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Rhode Island's dismal financial condition is no longer news, and the state's economic problems have only worsened in recent months.

Last week, the governor's office issued a report projecting a $220 million deficit for the current fiscal year. Revenues from sales, income and business taxes fell below previous estimates, according to an article in last Tuesday's Providence Journal. State unemployment insurance taxes are set to increase for over 30,000 employers in January who are, by any measure, already overtaxed.

In September, the Tax Foundation, a Washington think tank, ranked Rhode Island 44th in the country in its 2010 State Business Tax Climate Index, behind every other state in New England. By our lights, the state has three options to address the budgetary crisis: raise taxes, cut spending or do both.

We favor the second approach, since high taxes account for many of the state's current difficulties. Amy Kempe, a spokeswoman for Governor Donald Carcieri '65, told the Providence Journal, "There are no easy decisions. There's no low hanging fruit."
We believe, on the other hand, that the state's dire financial situation presents a ripe opportunity for instituting changes that have been talked about for years. Rhode Island should substantially reduce its public spending by consolidating its excess of municipal governments.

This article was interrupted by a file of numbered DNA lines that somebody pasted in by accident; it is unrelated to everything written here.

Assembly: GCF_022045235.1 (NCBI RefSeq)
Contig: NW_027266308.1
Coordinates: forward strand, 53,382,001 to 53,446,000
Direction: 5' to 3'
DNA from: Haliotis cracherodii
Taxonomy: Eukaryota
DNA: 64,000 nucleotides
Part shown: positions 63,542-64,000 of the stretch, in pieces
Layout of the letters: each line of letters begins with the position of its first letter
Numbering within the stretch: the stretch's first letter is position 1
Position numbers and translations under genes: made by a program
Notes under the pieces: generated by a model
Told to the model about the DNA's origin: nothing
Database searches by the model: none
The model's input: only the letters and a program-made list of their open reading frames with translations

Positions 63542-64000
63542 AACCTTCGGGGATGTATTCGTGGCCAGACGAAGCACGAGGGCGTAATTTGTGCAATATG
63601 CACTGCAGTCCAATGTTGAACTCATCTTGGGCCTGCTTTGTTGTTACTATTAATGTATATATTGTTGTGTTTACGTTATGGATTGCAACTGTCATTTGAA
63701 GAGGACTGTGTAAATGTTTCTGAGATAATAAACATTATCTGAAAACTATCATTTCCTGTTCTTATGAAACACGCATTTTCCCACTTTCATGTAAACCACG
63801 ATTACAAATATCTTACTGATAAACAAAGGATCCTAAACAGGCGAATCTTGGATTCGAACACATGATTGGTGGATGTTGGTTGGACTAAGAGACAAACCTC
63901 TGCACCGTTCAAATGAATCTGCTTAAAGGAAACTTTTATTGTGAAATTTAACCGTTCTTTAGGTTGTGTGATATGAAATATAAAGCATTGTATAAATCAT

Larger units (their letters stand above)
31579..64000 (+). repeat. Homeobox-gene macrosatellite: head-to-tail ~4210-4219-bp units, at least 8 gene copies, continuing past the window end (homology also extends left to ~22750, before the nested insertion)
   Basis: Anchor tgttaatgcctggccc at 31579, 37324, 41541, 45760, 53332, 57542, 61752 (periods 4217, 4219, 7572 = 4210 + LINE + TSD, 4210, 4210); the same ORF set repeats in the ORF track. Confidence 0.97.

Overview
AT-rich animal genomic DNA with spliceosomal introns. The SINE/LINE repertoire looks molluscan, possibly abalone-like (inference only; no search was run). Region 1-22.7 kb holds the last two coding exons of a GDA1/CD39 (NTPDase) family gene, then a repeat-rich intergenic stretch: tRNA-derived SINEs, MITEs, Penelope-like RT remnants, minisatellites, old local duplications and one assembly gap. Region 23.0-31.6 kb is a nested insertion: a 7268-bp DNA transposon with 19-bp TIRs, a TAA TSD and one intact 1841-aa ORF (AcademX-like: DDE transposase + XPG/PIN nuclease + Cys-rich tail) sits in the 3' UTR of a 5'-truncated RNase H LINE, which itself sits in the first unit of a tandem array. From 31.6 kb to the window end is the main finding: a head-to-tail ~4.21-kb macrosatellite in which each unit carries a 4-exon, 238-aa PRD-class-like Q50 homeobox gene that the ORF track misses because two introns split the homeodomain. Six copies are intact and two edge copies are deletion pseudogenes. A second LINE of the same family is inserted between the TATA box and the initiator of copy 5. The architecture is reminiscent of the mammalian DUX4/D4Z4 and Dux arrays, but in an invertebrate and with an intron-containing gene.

There are now 39 self-governing cities and towns in Rhode Island, an average of one for every 27,000 residents. A recently gathered state senate commission on municipal services suggested merging tax collection and assessment services in the near future.
We would advise adding a few other services to that list — most prominently, firefighting, schooling and waste management. Combined services would lower average costs by taking full advantage of economies of scale. These reforms would also help Rhode Island cut the deadweight from its bloated public sector.

Fortunately, state legislators have come to realize that local governments are living beyond their means. Frank Ciccone III, D-Dist. 7, has said he will introduce a bill in January proposing the establishment of four or five county-level governments in place of the current 39.

If public sector unions, the main opponents of consolidation, are successful in blocking this reform, we suggest combining services first and cutting public employees loose at some time later. The state should implement other reforms to encourage municipalities to combine services in the near future.

Under current law, local tax increases are capped at 4.5 percent. We urge state legislators to freeze local taxes this year in order to force cities and towns to cut costs further. The consolidation of local government and services is long overdue and will hopefully make Rhode Island competitive with its neighbors long after the recession has abated.

Editorials are written by The Herald's editorial page board. Send comments to editorials(at)



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